You don’t notice when people don’t say “um” and “uh” and “you know.” When they do, though, they can really interfere with listening because they break the flow. Those are the obvious “vocalized pauses,” but there are others that will interfere for a different reason, and they can be even harder for a speaker to notice and eliminate.
There is a bit of wisdom that sticks with me from childhood, from Ecclesiastes 4:12, that says, “A cord of three strands is not quickly broken.” Even if you don’t do a lot of manual labor (I certainly don’t), you still know that a typical rope isn’t just a bunch of threads. It consists of fibers twisted into yarn, yarn twisted into strands, and strands twisted into lays. A typical rope consists of three lays.
Take a look at this article from The Art of Manliness blog. Yes, it’s gender-centric. But the advice is good for anyone, and really is more properly focused toward men. As the article notes, men are much more likely to use filled pauses (ums, uhs, etc.) than women.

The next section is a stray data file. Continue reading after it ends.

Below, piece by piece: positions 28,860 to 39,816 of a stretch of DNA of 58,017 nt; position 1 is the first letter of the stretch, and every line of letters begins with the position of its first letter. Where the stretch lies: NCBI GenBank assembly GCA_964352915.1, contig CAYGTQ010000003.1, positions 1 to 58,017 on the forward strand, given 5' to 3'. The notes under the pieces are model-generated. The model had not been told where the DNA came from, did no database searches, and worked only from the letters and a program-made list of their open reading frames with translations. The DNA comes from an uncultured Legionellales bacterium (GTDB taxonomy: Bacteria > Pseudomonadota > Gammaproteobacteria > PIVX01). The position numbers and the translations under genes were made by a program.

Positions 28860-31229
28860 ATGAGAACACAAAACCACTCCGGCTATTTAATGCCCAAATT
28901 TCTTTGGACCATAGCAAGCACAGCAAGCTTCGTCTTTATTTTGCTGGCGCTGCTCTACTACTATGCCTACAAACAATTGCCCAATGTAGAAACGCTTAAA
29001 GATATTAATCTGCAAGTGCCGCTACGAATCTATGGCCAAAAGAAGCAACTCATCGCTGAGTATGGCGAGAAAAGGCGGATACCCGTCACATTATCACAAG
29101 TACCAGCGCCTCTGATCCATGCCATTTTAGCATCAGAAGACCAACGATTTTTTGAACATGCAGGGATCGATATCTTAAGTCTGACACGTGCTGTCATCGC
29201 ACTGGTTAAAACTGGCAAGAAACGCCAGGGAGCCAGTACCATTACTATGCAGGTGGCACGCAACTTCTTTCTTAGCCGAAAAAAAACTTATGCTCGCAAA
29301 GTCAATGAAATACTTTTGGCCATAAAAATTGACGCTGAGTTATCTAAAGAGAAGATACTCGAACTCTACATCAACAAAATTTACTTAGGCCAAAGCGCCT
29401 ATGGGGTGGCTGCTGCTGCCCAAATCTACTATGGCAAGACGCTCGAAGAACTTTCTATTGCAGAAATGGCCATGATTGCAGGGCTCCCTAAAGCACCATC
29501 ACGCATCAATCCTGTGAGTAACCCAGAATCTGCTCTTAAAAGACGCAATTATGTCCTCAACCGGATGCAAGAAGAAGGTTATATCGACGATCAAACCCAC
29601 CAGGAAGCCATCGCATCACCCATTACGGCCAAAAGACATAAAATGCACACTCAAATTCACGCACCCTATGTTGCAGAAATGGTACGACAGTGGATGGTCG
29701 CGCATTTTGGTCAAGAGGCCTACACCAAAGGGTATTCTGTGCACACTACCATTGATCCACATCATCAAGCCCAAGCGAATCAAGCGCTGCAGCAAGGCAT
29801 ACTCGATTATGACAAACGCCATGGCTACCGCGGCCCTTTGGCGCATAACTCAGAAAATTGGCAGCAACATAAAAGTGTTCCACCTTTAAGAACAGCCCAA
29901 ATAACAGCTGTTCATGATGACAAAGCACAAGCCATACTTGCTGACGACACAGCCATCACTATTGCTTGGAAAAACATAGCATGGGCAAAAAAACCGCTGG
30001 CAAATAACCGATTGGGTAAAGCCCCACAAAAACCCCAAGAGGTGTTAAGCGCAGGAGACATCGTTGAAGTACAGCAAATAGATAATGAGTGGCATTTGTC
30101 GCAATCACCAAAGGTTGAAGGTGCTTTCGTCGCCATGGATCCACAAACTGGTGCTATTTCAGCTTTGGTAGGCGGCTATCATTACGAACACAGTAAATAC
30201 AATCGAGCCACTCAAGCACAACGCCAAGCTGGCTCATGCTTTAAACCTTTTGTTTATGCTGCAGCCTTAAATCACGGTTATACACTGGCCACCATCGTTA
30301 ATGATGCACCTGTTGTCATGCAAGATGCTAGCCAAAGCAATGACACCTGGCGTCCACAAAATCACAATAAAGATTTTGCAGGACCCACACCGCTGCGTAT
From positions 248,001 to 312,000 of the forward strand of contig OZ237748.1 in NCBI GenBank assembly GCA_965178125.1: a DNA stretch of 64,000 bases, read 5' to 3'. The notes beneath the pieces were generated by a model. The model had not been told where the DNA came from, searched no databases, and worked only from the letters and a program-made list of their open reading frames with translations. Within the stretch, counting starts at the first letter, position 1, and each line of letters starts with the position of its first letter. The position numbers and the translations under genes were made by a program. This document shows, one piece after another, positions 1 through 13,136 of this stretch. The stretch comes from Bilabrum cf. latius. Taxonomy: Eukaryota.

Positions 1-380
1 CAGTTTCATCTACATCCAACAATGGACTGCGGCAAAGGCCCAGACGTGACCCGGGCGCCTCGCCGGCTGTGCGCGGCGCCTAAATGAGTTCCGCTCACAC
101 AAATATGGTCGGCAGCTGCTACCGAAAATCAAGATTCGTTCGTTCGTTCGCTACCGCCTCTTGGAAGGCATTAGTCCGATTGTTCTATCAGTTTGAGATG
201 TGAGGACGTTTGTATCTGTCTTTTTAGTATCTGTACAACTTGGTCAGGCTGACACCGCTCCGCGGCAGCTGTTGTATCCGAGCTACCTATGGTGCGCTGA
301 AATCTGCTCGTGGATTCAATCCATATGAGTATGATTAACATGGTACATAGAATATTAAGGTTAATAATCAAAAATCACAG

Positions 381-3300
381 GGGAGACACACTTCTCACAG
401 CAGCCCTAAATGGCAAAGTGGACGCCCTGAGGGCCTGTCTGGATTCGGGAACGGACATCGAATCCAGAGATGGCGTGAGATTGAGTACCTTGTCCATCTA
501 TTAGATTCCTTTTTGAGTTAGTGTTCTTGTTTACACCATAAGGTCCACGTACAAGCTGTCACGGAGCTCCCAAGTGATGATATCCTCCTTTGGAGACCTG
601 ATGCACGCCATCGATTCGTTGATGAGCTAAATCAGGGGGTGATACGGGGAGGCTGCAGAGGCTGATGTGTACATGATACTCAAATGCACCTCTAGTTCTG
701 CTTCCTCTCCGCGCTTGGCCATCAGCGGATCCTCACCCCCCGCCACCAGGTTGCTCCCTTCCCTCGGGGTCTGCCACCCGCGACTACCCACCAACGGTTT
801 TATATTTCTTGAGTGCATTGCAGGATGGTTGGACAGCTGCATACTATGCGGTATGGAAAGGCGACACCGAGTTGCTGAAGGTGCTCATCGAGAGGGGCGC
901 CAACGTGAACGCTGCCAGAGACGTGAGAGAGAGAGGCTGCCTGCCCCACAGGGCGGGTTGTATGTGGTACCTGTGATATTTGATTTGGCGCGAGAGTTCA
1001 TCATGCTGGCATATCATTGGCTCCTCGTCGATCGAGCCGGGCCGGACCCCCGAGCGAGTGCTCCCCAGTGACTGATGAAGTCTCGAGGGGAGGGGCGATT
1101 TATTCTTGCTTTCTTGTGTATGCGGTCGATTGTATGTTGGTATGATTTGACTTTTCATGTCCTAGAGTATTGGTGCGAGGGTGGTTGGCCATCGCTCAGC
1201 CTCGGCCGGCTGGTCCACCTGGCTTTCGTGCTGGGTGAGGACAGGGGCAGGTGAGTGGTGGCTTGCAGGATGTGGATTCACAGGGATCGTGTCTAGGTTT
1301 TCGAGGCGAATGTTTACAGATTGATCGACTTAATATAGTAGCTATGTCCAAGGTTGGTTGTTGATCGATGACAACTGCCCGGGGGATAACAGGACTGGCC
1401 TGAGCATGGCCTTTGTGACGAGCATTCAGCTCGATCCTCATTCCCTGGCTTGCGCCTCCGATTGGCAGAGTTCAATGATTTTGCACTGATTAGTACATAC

I’ve read a few posts lately mentioning that eye contact is hard for a speaker, even experienced ones. (One place I just saw it is in the very good article “5 Public Speaking Tips that Build Relationships.”) I agree! But I also want to push a little beyond the initial resistance we have to it.
As Dr. Michelle observes, “Making eye contact allows you to connect with your audience.” The emphasis here is on genuine contact. The old saws about picking out a spot on the back wall or looking at their foreheads do not work simply because they don’t establish contact. While the idea of contacting a stranger that intimately seems threatening at first, once you do you’ll discover something very pleasant: there is no such thing as an audience! Continue reading “Eye contact helps overcome stage fright”